Hay fever season is finally upon us, and to combat the runny noses and itchy eyes caused by the pollen in the air many of us will opt to take eye drops, nasal sprays and antihistamines. However, despite these products helping to ease the symptoms of hay fever, what many people do not know is that they can have some very surprising side effects.

Find something that works best for you and your symptoms

Find something that works best for you and your symptoms

Fortunately, Dr Daniel Fenton, from London Doctors Clinic, has broken down the most common side effects of hay fever treatments is giving his advice for how to choose the right treatment for you.

What are the most popular hay fever treatments, and which are the most effective? For example, are antihistamine tablets more effective than nasal sprays?

The most popular hay fever treatments encompass a cocktail of antihistamine tablets, nasal sprays and eye drops.

The tablets you will see on the shelves include Loratidine (Clarityn), Cetirizine (Zirtek), Chlorpheniramine (Piriton) and Diphenhydramine (Benadryl).

They are very effective at providing an all-day benefit against pollen. The first two on the list are fairly long-acting, non-drowsy antihistamines. The latter two are drowsy antihistamines - some people avoid these due to their sedative effects, but should perhaps think twice. They are very effective and quick acting, but last for shorter periods of time, meaning you may need them 2-3 times a day. As a perennial hay fever sufferer, I utilise a non-sedative antihistamine during the day, and a sedative one at night time to help me sleep through the summer nights, with the window ajar and without sneezing all night.

If these fail to help, it is worth speaking with your GP. Fexofenadine (Telfast) is a fantastic antihistamine that is only available on prescription. In my experience is one of the most effective around.

Nasal Sprays are particularly helpful for the rhinitis (runny) or blocked nose symptoms, which antihistamine tablets may not always take care of.

Beconase is always a good start, but mometasone (Nasonex) or Fluticasone based sprays such as Avamys and Dymista, can provide that next step for relief.

The most important thing about nasal sprays is their correct use. They do not work immediately, and their effects are cumulative, meaning the longer you use them, the better the response - be patient.

Adding eye drops to your regime can be really useful to help combat the itchy eyes.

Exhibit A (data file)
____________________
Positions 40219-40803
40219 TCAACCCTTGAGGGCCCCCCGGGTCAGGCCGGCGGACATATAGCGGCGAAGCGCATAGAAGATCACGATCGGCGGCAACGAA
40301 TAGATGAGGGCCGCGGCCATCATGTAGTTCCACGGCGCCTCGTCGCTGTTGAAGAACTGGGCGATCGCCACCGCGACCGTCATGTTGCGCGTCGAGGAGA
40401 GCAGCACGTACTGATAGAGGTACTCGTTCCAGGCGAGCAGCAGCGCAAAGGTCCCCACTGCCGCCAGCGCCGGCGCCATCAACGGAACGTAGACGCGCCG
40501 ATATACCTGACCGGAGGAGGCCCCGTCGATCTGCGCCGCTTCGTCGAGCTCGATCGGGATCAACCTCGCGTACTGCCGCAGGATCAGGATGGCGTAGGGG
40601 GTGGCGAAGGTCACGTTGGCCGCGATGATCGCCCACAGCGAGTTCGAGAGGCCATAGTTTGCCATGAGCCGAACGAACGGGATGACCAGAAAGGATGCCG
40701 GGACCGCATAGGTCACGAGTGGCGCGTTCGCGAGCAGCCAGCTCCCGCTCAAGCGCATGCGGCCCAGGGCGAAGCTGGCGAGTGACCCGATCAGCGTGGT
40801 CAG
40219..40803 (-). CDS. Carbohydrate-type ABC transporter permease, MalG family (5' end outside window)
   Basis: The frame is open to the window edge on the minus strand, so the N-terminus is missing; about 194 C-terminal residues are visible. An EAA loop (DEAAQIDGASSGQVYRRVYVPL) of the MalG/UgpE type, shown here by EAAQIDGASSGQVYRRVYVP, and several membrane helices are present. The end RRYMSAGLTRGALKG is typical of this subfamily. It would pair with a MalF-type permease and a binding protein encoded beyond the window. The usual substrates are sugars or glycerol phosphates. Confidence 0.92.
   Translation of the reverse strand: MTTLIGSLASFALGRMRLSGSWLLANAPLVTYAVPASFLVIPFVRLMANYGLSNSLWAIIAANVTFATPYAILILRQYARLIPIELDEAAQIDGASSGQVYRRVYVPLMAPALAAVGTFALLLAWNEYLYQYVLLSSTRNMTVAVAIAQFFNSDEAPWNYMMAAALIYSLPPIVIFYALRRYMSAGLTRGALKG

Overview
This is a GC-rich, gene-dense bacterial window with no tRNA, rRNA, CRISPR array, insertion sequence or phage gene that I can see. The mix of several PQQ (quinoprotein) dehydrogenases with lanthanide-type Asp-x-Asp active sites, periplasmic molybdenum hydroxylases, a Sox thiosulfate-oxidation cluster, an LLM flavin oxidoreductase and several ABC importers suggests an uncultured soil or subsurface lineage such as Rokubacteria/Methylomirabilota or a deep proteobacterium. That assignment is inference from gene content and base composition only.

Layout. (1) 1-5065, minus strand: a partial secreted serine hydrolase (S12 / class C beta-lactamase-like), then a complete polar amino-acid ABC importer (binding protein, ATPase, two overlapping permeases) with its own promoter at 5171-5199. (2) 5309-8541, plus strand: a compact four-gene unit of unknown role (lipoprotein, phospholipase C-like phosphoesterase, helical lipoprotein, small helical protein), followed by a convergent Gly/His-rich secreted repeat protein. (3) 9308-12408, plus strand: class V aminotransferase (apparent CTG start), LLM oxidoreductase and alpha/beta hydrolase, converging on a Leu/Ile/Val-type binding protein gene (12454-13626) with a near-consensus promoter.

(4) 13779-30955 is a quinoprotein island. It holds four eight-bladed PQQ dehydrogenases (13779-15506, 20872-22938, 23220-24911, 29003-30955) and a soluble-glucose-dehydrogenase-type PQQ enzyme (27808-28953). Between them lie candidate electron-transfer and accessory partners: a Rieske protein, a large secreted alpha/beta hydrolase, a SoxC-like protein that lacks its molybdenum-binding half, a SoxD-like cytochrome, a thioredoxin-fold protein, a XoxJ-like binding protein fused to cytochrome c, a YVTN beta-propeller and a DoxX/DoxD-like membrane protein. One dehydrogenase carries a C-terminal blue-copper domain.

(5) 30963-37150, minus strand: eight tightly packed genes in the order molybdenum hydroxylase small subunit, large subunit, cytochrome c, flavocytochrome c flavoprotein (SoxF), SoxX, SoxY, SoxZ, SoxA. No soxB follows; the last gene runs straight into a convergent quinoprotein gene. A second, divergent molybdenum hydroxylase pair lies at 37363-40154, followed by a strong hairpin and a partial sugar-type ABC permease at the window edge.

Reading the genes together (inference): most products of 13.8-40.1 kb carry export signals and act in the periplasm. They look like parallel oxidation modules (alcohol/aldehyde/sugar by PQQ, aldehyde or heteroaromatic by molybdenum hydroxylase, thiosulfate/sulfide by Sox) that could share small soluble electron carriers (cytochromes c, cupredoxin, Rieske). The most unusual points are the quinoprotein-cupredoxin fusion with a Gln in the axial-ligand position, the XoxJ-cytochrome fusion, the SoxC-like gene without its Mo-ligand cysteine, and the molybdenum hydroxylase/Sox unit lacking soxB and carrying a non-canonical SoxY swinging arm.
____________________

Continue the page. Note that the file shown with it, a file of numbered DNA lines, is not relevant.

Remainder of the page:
What are the most common side effects of hay fever medications, and why do they occur?

Whilst some antihistamines are marketed as "non-drowsy", some individuals are particularly sensitive, and will still find themselves experiencing some fatigue.

Some lesser known side effects include a dry mouth/throat, dry eyes and blurred vision. Medications that block histamine receptors help allergic conditions, but these types of medications can reduce mucous and aqueous production, which cause dry eye and mouth complaints.

Nasal decongestants are often combined with anticholinergic medications which together contribute to dry eyes, dilated pupils and decreased response to bright light. The dilated pupils interfere with your ability to focus on objects and can, therefore, contribute to blurry vision.

In some individuals, nasal sprays can cause some localised irritation within the nostrils, and cause nose bleeds.

Prolonged use of over the counter decongestant nasal sprays can create a rebound rhinosinusitis if used for too long – in essence, they can make symptoms worse if used for more than 2 or 3 days.

What should you do should you experience any of these symptoms?

If you experience any of these side effects, it is really important to discuss with your GP. There is a multitude of alternative antihistamines, spray and drops that may be more suited to you.

Alternatives even include using medications used in asthma, such as Montelukast, which is excellent for the runny nose component of hay fever. Using well-known antacids, like ranitidine - whilst most people associate their use with acid reflux and heartburn, they actually have a great antihistamine effect.

When all else fails, you may consider the hay fever injection, which is a steroid-based injection. This is not to be taken lightly, as is not without risks, but may be beneficial to the most severe of hay fever sufferers

How do you know which hay fever treatment is best for you?

The truth behind hay fever treatment is that it can be trial and error. You have to take the time to find the right combination of treatments for you. Speaking to your GP to your GP is useful as they will take you through all of the options and recommend, prescribe and administer hay fever medications as needed.

Dr Daniel Fenton is Medical Director at London Doctors Clinic.